Expression of AGR2 by urothelial cells
The normal bladder urothelium was uniformly immunostained for AGR2 at moderate intensity as shown in Figure 1A. Immunostaining of prostate cancer cells was comparatively more intense [13, 14]. This immunostaining confirmed the gene expression detected by DNA microarray analysis of sorted CD9+ urothelial cells. Both paraffinized sections stained with polyclonal anti-AGR2 and frozen sections stained with monoclonal anti-AGR2 showed that the two antibodies recognized the same cell types. Urothelial AGR2 expression was recorded in five benign tissue specimens. Urothelial AGR2 expression was 40 times lower than prostate cancer AGR2 expression as calculated from the array signal intensity values for AGR2 in CD9+ urothelial cells and sorted CD26+ prostate cancer cells (Figure 1B). A good correlation between array signal values and immunostaining intensity in our biomarker study was reported previously . Values for the selected reference genes were all found to be equivalent. In addition, the observation of faint AGR2 staining of the stroma (in frozen sections) next to the prostate tumor glands could be used to indicate that AGR2 was secreted . No such staining was seen in the stroma adjacent to the urothelium (Figure 1A) suggesting that AGR2 was not secreted by the urothelial cells.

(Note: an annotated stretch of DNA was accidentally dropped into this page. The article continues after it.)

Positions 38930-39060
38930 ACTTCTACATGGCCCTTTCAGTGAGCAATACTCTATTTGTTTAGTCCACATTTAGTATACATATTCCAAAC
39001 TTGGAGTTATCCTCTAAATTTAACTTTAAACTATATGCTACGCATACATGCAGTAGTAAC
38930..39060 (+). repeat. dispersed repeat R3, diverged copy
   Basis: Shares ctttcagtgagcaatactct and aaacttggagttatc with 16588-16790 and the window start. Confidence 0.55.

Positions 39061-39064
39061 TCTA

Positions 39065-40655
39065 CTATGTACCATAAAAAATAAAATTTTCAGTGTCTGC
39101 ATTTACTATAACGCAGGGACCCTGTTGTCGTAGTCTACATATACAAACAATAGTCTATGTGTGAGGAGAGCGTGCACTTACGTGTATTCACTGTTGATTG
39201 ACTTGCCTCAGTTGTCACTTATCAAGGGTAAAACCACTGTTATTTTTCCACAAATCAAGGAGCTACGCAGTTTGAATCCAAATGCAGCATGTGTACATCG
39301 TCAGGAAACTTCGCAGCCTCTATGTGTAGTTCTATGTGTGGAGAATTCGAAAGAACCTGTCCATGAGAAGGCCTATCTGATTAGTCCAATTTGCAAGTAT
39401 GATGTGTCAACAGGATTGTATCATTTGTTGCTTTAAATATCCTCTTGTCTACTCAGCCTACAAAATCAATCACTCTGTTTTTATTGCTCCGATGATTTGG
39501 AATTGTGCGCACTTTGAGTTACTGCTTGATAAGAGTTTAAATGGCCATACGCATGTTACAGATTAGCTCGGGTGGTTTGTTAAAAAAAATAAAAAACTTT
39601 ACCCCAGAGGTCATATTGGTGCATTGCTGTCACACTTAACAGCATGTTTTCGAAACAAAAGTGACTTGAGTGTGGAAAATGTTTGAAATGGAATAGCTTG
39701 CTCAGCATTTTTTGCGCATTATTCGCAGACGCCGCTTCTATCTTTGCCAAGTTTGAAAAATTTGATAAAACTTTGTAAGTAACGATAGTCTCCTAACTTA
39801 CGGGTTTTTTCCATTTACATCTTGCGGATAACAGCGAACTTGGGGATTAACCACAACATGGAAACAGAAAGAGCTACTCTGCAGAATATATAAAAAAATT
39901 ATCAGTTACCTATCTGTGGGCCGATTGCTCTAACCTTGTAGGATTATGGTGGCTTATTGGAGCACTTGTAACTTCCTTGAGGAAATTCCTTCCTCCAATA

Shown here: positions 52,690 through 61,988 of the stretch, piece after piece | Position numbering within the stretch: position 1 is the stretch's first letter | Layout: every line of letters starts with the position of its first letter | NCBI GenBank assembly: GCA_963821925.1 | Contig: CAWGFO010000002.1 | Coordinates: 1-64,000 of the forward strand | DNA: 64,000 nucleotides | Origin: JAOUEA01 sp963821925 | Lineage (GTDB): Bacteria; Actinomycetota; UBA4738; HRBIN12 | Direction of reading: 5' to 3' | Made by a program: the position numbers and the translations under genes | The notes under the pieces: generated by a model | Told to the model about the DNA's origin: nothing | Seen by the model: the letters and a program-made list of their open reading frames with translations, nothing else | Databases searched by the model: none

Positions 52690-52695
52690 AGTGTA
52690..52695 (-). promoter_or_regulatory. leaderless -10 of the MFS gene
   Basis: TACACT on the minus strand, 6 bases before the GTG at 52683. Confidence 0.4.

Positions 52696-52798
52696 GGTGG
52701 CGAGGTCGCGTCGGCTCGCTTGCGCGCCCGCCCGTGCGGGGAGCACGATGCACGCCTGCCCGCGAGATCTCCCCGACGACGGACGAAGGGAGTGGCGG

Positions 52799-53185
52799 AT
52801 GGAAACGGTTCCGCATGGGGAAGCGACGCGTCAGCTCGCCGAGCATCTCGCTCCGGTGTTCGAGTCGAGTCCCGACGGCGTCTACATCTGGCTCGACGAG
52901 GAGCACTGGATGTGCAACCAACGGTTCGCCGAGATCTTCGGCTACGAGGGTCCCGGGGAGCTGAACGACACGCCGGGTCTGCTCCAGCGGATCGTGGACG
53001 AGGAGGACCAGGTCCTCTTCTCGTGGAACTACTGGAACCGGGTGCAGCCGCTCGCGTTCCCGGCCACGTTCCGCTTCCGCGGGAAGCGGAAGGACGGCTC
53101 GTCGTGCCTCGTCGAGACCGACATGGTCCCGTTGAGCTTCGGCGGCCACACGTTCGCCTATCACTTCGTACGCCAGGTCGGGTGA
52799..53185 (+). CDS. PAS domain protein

Figure 1: Bladder AGR2 expression. A. The urothelial cells in specimen 03-043B1 are stained at moderate intensity (compared with that in prostate cancer cells) by anti-AGR2. Two different parts of the tissue specimen show uniform expression likely throughout the urothelium. Magnification is 100x. B. Transcriptome dataset query display compares the expression levels of AGR2 and reference genes in sorted populations of prostate cancer cells (05-179_CD26t), bladder cancer cells (07-008_CB_epi_CD9posi), and normal bladder cells (07-015_NB_epi_CD9posi). The same data is shown below in a histogram format – CP = prostate cancer; CB = bladder cancer; NB = normal bladder. Probeset intensity values are on the y-axis.
Bladder cancer expression of AGR2